Accessibility on campus is not that accessible 

By Bridget Gum-Egan

On the way to class in the Fine Arts building one day, I went to look for the accessible button to open the door. Instead, I found a random long, white table completely blocking it and, even worse, blocking the automatic door from opening. Even if I had pushed the button, I wouldn’t have been able to open the door and get to my class. Thankfully, someone was walking by and helped me. Nevertheless, it illustrates a much larger issue than just potentially being late to a class. 

While managing my disability on a physical and medical level is something I have always expected to experience, I did hope that my various challenges surrounding accessibility and equality would be easier or go away once I left my tiny farm town. That has not been the case.

I’m unsure if accessibility and equality are a societal issue or a Rider issue, but regardless, they are both significant problems at this university. Rider likes to brag about its diverse population, but what are they actually doing for these individuals? Everyone can have a diverse population, but can they serve that population appropriately? Do they genuinely want to help their students and be a support for the diverse population they so desperately cling to for these crucial public relations appearances? Do they simply give political answers with no real action behind their words unless their precious diversity image is publicly threatened? 

Take the bathrooms on campus, for instance. A majority of the bathrooms labeled “women,” and I’m assuming “men,” are inaccessible. They usually don’t have big enough entryways to accommodate mobility devices. If they do, the doors are too heavy to open. Let’s say these issues aren’t in play, the stalls still aren’t always accessible for mobility devices, nor do the locks always work. 

By Raashee Mishra

The solution Rider has provided: separate single-stall bathrooms specifically designed for accessibility. Sounds like a great solution, right? Well, unsurprisingly, Rider made a good situation worse by making the accessible bathrooms the designated gender-inclusive bathrooms, as well. Now, I’m not opposed to gender-inclusive bathrooms at all; in fact, I am fully in support of them and believe that they should be implemented in all spaces. However, the school shouldn’t be taking a resource from one group that needs it and giving it to another. Now there are two specialized groups using one significantly smaller resource.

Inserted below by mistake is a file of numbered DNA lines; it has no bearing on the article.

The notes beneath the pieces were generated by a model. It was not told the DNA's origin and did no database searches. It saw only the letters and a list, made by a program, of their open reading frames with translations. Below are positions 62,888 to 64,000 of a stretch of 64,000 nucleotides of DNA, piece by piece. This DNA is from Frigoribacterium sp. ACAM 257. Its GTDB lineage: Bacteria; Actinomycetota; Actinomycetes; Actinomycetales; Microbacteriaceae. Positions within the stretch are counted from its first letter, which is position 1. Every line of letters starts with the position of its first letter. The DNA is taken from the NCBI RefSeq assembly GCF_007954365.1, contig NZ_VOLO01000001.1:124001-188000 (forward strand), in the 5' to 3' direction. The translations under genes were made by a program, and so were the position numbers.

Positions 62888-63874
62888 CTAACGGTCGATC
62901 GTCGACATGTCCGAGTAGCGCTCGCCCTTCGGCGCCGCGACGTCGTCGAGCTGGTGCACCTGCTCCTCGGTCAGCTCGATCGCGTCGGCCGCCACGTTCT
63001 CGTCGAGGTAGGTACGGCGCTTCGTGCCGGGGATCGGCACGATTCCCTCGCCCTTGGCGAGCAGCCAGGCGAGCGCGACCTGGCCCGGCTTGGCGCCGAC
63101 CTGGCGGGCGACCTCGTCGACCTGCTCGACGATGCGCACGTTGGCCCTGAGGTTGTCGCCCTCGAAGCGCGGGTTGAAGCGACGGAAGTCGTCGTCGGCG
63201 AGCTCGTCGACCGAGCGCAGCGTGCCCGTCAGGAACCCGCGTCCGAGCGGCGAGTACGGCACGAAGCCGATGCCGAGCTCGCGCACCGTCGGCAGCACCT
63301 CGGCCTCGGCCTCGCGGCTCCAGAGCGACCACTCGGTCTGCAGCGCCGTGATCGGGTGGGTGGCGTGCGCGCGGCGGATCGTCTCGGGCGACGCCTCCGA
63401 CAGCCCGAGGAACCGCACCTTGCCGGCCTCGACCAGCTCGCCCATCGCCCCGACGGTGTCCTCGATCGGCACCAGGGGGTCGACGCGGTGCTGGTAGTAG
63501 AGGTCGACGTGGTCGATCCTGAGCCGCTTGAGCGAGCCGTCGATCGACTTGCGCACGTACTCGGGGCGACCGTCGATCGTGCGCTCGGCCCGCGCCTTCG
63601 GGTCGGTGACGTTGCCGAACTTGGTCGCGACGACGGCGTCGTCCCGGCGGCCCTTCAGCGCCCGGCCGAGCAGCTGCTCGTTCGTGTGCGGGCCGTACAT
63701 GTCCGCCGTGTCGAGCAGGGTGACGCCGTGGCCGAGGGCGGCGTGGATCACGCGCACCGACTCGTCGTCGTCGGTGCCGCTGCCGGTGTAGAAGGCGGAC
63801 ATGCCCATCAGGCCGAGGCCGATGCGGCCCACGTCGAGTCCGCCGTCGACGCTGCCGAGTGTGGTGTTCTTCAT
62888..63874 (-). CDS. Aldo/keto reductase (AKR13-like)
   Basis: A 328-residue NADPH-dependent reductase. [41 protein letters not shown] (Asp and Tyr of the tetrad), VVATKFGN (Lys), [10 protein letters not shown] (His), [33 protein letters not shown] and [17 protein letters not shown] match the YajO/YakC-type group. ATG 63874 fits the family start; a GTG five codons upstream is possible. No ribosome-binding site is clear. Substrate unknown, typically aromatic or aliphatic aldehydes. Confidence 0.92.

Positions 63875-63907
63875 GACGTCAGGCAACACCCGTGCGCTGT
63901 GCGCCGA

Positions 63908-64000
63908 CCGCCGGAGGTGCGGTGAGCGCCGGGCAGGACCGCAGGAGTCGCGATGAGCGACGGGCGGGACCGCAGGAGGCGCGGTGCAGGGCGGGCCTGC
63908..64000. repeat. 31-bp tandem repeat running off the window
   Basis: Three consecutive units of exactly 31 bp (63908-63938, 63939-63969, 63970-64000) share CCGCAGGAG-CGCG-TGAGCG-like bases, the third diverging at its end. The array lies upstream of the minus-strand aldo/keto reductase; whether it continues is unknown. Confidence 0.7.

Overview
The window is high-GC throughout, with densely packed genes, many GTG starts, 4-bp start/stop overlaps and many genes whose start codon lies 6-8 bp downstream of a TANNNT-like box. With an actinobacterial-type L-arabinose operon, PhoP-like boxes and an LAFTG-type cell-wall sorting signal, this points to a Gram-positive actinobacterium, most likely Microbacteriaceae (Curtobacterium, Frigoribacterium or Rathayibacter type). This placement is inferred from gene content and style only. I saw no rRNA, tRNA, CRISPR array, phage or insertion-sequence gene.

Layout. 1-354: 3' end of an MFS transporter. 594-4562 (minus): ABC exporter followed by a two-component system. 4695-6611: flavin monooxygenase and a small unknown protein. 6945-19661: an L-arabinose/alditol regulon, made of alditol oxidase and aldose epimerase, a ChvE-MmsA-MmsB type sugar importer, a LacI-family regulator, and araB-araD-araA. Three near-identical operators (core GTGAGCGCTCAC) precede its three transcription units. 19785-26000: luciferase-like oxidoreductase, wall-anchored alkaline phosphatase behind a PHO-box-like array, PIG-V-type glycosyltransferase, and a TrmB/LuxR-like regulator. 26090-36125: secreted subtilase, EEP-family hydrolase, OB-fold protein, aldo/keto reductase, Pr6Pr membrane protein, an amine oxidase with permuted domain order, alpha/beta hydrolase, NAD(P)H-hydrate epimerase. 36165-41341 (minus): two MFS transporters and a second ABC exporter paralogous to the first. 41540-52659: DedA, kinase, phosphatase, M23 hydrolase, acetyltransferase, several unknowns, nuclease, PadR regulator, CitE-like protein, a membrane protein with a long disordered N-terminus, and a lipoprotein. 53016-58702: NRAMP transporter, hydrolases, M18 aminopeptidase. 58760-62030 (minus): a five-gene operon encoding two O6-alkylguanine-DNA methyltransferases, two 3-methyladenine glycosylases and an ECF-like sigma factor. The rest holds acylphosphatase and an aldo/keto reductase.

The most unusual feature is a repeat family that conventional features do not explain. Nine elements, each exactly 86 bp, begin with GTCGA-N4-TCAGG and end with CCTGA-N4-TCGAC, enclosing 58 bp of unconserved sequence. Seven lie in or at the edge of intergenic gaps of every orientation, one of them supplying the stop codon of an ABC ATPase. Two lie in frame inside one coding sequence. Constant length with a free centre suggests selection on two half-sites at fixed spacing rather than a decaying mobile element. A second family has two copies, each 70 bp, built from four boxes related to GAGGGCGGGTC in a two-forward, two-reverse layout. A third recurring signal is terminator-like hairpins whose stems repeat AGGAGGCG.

That’s before we even consider the people who use these resources when they don’t need them. Or the fact that there are roughly one or two accessible/gender-inclusive bathrooms per building that are single-stall. Meanwhile, there is one stall for both men and women that have roughly four to five stalls that people can use. Take the Fine Arts building, which is where a majority of my classes are. There is one bathroom I can use in the whole building, so each time I need it, I have to go downstairs. This brings me to another issue: the elevators. For some reason, not all of the elevators are large enough to accommodate more than one person, abled or disabled. Not to mention how individuals who don’t need to use the elevator will, staff and students alike. Then, there are the accessible buttons not working or are being blocked. 

These are just some of my issues, while everyone else with a disability on campus will have their own detailed list. Claiming that this is a complex issue about accessibility would be inaccurate. This is about being conscious of how your decisions impact others. To me, this is an issue with treating people like people and who we determine to be worthy in our society. What truly frustrates me isn’t the fact that accommodations take a while or that they’re complex; it’s that people don’t seem to care about these issues, make them a priority or even act like individuals with disabilities and their issues are on their radar. 

When I struggle with issues like these, it makes me feel like I don’t matter and especially for the hefty price I pay for this school. Even without the money, I, as a human being, matter. I matter just as much as anyone else in this world and at this school. Start treating me like I matter and actually do something for me and my community that is helpful and meaningful, not just to cover yourselves because you’re being called out. 

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